In dictatorial Miss Hawthorn's cheerless art room, students sit "in their rows, silent and still, like eggs in a carton" producing cookie-cutter busywork. "Everyone except Willow." Miss Hawthorn does not appreciate Willow's sweet nature or her inventive, colorful outlook on life. Willow is always in trouble with her wizened teacher, especially "for not painting things the way Miss Hawthorn wanted her to." When she tries to share her artistic excitement via a well-loved art book full of flamingo-pink trees, blue apples and other works of wonder, Miss Hawthorn rebuffs her. "Horrid little girl." But stony Miss Hawthorn is transformed by a holiday gift-the only one she receives-of that treasured art book, and when her students return after the holidays, they find a very different teacher, indeed. Motivational speaker Brennan-Nelson's message hits its mark, and Moore's energetic watercolors fairly vibrate-Willow would approve! Pair this with Peter Reynolds's The Dot (2003) and Paul Zelinsky's Doodler Doodling (2004) for an outside-the-lines art experience. (Picture book. 6-10)

Product Details

ISBN-13:
9781585363421
Publisher:
Sleeping Bear Press
Publication date:
05/01/2008
Series:
Sleeping Bear -- True Stories
Pages:
32
Sales rank:
262,972
Product dimensions:
9.10(w) x 11.20(h) x 0.50(d)
Lexile:
AD620L (what's this?)
Age Range:
6 - 10 Years

Meet the Author

Customer Reviews

Average Review:

Write a Review

and post it to your social network

     

Most Helpful Customer Reviews

See all customer reviews >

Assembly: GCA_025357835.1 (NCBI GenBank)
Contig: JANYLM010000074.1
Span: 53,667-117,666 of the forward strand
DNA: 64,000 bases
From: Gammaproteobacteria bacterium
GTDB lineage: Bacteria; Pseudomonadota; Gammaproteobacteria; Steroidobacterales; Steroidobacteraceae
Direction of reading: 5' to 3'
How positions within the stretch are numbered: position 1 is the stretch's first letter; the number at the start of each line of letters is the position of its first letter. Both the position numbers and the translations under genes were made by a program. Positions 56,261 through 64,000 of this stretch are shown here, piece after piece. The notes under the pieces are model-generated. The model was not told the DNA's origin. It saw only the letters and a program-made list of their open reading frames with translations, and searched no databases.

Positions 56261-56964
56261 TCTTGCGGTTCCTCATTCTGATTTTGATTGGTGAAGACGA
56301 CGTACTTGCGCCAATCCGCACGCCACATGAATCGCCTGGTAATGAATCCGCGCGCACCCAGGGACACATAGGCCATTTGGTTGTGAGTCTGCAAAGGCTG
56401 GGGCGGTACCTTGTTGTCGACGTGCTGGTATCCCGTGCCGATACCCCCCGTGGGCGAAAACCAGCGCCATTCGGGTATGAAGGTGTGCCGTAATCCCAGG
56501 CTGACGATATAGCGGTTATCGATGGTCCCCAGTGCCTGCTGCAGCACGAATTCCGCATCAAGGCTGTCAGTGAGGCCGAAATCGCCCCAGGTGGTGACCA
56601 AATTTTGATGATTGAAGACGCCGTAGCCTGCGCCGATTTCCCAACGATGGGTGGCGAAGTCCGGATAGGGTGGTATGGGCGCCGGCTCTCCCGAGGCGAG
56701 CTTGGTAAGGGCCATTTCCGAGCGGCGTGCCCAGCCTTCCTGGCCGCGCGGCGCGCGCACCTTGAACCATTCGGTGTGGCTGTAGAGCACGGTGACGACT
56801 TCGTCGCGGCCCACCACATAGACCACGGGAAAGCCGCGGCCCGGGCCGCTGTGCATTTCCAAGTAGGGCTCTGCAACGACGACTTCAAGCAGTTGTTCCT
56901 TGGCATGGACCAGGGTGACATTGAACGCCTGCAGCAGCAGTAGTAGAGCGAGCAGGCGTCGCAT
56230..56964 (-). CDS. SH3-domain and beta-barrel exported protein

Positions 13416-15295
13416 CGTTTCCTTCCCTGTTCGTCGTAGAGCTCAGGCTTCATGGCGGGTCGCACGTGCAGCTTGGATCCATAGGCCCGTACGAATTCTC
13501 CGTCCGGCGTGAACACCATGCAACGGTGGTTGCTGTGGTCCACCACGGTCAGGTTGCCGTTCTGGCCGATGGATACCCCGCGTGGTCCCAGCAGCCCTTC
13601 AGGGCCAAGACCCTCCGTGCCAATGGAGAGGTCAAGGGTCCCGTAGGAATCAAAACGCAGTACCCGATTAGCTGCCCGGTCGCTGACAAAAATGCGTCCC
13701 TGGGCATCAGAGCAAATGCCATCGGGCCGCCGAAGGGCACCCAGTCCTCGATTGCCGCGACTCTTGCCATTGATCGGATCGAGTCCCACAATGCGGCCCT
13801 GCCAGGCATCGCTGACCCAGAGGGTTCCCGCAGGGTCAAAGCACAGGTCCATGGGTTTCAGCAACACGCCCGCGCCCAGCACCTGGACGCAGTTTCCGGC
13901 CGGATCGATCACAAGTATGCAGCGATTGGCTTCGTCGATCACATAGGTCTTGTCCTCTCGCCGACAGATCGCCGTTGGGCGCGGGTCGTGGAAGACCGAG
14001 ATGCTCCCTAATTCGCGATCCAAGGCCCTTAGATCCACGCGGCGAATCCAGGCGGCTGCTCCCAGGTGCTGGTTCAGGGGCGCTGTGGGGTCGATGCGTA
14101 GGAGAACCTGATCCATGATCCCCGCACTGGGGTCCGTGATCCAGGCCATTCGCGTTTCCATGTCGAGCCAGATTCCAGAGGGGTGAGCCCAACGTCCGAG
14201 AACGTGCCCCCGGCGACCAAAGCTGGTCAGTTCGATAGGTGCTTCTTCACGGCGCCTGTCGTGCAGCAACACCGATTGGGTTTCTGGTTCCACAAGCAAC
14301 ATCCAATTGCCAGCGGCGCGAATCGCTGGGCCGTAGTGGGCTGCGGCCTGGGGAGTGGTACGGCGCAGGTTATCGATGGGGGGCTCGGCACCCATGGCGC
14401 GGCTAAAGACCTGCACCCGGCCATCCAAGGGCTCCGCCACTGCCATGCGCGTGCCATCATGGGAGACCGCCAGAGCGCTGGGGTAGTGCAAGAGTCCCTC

Willow 3.7 out of 5 based on 0 ratings. 6 reviews.
room145teacher More than 1 year ago
My second grade class loved this book and so did I. I give it a very high recommendation. Fabulous lessons abound and great discussions arise from this simple story. I had borrowed it from a teacher friend of mine but I am getting my own copy to have in my classroom.
MomsChoiceAwards More than 1 year ago
Willow is a recipient of the prestigious Mom's Choice Award. The Mom's Choice Awards honors excellence in family-friendly media, products and services. An esteemed panel of judges includes education, media and other experts as well as parents, children, librarians, performing artists, producers, medical and business professionals, authors, scientists and others. A sampling of the panel members includes: Dr. Twila C. Liggett, ten-time Emmy-winner, professor and founder of PBS's Reading Rainbow; Julie Aigner-Clark, Creator of Baby Einstein and The Safe Side Project; Jodee Blanco, New York Times best-selling Author; LeAnn Thieman, motivational speaker and coauthor of seven Chicken Soup For The Soul books; and Tara Paterson, Certified Parent Coach and founder of the Mom's Choice Awards. Parents and educators look for the Mom's Choice Awards seal in selecting quality materials and products for children and families.
Anonymous More than 1 year ago
We love this book!  Especially fitting for a child who loves art... it has a sweet message and encourages children to embrace their creativity.  Great illustrations as well.  
Anonymous More than 1 year ago
Anonymous More than 1 year ago
Anonymous More than 1 year ago